I couldn’t hand the baby over to her parents yet because her umbilical cord was still connected to the placenta, which was still inside my uterus. I was comfortable for the time being, but I knew that would come to an end soon. In a few minutes, the cramps would start to pulse and rage throughout my uterus and would not subside until I delivered the placenta.
I dreaded that part more than I dreaded pushing a baby out. (This was true only once I’d already pushed the baby out. Prior to that point, I’m sure I’d tell you that delivering a baby was worse. It’s all relative to the moment you’re in the middle of in childbirth.) Although the placenta was smaller, softer and more flexible than a baby (there was no skull or collarbones to negotiate through my pelvis), I always found it more difficult to deliver. I’m not sure why, though maybe it’s because of the intense cramping and the delayed urge to push.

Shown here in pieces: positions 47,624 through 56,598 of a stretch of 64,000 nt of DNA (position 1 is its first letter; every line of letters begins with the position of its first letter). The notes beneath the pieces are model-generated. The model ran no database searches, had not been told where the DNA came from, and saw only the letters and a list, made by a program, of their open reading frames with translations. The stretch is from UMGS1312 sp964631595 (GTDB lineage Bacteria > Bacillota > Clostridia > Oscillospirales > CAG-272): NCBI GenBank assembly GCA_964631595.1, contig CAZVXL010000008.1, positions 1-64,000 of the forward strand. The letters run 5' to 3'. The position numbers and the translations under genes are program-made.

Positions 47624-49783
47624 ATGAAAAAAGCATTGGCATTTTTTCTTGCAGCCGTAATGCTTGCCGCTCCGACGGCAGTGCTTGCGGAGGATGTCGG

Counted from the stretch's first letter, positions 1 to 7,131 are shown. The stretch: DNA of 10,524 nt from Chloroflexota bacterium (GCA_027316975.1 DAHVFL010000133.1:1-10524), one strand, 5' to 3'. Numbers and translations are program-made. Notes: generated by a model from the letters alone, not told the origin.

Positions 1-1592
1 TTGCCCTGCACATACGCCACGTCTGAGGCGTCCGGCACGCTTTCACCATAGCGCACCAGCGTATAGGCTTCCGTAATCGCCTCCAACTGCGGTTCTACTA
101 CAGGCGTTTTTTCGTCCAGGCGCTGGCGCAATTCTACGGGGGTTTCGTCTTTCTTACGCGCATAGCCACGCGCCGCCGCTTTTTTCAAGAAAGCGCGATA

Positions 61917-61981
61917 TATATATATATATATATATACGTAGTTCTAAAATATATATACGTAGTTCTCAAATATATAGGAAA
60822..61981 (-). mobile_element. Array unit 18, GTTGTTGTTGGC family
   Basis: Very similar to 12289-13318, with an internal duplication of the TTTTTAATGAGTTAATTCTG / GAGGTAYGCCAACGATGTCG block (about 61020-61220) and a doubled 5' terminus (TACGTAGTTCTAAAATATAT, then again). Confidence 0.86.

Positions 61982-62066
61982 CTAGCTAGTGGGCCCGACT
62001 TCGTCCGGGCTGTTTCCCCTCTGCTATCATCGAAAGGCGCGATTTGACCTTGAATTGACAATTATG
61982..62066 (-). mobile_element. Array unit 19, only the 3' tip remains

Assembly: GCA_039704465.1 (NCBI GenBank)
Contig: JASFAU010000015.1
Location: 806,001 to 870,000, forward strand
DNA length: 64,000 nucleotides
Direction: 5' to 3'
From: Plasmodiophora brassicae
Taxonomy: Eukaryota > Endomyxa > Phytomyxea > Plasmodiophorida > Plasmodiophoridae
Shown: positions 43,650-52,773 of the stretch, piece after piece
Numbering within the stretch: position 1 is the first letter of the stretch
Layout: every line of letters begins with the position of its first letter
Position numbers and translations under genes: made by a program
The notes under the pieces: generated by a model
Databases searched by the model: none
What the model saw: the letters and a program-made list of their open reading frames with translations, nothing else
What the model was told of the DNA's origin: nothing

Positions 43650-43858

Or of course it could be the physical reticence of another foreign object having to travel the same path that the baby just did and the muscle memory of the pain from just minutes ago. I’m not entirely sure why but for whatever reason, the time between me getting the urge to push out the placenta and it actually evacuating my body are moments that are filled with panic and dread. Even the distraction of the baby, which I try to use to my best advantage, isn’t enough to overcome the mini-breakdown I’d always manage to have until the second that two pound mound of tissue finally plops out of me.